Churchill Downs

Blues Street raced near the back of the pack early in Saturday's $100,000, Grade III River City Handicap, came wide around the stretch turn and quickly got clear, winning off by 4 1/2 lengths. Allie's Event was second with Gleam of Hope Third. The favorite, Tajaaweed, saved ground but then was blocked through much of the stretch run and finished fourth. Blues Street, a 7-year-old, Kentucky-bred Street Cry gelding, ran the 9 furlongs on firm turf in a quite slow 1:51.72 for jockey Robby Albarado. It was his 10th victory in 30 starts and first stakes victory since the Grade II Marvin Muniz Jr. Memorial Handicap at Fair Grounds in March 2010. "He handled the turf," said winning trainer Eddie Kenneally. "There was a little give in the ground, even though it was listed as firm. He relaxed nicely behind the pace and he's got a lot of class -- he's got a lot of back class, this horse. He's good right now and it worked out well."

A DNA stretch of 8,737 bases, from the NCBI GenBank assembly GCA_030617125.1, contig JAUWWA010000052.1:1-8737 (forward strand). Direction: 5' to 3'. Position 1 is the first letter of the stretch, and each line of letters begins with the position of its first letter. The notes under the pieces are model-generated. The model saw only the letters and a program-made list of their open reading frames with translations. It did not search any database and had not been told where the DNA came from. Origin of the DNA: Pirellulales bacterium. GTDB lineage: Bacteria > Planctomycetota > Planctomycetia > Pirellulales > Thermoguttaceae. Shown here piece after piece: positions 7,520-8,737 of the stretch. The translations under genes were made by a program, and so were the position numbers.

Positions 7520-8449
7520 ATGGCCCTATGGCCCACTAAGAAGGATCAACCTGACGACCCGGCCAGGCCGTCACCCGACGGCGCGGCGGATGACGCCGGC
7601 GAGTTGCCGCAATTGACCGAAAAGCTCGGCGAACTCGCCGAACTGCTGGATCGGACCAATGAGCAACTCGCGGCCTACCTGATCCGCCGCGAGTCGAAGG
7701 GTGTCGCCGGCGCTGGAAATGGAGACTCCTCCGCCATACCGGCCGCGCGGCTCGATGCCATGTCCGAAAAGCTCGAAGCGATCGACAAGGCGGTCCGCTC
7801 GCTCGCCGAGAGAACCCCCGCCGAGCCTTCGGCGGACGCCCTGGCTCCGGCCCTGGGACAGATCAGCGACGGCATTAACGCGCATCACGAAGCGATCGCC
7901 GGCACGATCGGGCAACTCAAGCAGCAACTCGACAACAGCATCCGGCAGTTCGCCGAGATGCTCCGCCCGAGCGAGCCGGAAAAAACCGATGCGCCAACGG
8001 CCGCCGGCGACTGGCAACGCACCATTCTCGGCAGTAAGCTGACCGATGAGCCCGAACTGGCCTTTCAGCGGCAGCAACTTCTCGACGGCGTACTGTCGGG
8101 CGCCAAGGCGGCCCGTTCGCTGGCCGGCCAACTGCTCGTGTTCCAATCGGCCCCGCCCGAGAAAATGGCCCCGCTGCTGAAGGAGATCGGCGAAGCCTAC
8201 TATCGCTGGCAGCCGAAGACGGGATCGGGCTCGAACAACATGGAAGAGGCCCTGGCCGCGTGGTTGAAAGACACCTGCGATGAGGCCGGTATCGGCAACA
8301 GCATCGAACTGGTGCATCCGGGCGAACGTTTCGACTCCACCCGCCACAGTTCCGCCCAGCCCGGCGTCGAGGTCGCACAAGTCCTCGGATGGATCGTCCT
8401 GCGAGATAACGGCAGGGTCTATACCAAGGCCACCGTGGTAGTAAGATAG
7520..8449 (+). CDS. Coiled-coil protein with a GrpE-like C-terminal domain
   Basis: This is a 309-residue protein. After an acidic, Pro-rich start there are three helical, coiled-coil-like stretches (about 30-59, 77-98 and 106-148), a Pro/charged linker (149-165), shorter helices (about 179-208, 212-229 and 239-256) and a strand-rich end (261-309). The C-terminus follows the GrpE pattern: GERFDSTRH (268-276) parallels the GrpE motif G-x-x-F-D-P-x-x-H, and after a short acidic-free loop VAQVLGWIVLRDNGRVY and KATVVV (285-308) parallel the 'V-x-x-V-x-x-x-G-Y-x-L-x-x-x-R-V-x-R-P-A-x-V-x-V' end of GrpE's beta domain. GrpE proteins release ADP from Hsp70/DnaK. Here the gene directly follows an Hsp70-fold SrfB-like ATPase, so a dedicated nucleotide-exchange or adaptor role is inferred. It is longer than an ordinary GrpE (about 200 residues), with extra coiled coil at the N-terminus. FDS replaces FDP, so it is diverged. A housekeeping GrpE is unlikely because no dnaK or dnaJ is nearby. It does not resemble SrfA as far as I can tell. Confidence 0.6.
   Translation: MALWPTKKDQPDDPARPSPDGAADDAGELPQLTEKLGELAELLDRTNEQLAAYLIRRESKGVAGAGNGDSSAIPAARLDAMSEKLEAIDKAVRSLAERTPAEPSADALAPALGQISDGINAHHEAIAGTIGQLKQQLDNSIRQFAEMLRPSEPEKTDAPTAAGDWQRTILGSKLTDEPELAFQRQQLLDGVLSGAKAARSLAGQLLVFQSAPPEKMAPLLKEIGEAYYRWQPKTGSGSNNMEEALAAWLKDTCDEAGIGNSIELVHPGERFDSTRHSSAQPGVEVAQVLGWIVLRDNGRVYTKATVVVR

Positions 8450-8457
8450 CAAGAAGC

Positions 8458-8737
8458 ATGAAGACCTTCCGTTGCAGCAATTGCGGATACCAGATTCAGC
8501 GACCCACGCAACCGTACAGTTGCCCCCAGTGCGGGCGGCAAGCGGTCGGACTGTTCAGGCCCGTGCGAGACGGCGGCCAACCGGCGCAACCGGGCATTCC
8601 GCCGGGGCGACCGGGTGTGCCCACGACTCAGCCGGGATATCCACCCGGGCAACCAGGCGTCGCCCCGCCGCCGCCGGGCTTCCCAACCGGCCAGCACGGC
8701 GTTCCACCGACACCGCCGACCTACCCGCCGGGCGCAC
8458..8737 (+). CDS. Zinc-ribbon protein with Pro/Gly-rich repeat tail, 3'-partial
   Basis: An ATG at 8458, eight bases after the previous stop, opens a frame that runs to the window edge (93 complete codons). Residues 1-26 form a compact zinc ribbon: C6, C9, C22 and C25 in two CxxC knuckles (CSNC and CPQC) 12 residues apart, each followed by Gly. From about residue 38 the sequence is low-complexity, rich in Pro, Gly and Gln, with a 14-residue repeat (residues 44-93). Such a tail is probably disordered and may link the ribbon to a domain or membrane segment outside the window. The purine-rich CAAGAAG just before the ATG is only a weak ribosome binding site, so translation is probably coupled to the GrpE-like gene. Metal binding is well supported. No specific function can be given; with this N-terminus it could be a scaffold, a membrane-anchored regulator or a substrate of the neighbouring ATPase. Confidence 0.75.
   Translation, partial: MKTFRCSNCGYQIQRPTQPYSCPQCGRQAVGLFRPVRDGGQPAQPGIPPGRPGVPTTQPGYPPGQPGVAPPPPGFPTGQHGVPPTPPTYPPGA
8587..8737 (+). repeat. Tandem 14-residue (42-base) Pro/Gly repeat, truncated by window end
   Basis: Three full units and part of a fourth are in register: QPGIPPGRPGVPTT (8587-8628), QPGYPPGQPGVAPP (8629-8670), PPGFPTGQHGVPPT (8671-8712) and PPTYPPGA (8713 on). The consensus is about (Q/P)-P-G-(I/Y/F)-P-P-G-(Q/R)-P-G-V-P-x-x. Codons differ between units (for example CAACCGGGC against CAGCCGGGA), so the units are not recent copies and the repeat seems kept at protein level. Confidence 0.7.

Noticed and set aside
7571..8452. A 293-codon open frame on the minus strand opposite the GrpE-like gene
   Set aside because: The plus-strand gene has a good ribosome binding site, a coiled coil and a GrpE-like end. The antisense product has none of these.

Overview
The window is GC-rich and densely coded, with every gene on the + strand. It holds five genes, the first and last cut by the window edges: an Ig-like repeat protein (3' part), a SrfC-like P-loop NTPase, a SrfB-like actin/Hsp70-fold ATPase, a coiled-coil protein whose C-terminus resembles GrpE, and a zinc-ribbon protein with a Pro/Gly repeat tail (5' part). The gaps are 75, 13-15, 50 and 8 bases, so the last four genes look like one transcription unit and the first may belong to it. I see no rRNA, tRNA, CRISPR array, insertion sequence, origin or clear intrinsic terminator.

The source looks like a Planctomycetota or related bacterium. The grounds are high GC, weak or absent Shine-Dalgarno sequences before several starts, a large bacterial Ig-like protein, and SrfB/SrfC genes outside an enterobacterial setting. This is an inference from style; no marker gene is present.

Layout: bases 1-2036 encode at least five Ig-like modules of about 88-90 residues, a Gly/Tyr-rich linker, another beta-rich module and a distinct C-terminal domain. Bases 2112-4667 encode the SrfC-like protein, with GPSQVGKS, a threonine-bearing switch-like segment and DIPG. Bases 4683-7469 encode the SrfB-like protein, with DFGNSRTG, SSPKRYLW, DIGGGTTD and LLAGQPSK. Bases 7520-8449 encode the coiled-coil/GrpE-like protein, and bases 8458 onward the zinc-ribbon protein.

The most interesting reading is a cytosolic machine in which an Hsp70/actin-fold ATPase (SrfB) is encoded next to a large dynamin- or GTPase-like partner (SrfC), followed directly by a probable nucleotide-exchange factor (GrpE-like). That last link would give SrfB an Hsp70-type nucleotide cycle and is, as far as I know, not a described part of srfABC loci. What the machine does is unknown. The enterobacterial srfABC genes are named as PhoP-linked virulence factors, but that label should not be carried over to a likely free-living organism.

Redeemed stalked the early pace in Saturday's $100,000, Grade III Discovery Handicap, took over the lead nearing the stretch turn and wasn't challenged thereafter, winning by 2 1/4 lengths over Socialsaul. Raison d'Etat got home third. Redeemed, coming off a narrow win the Oklahoma Derby, ran Saturday's 9 furlongs on a fast track in 1:49.22 with Edgar Prado riding. "The last time he ran, he was behind horses and split horses. Today, he stalked them," said winning trainer Rick Dutrow. "He's run on every single different racetrack. I keep throwing scenarios at him, and he keeps answering the bell." Dutrow said Redeemed probably will answer his next bell in Florida, at Gulfstream Park.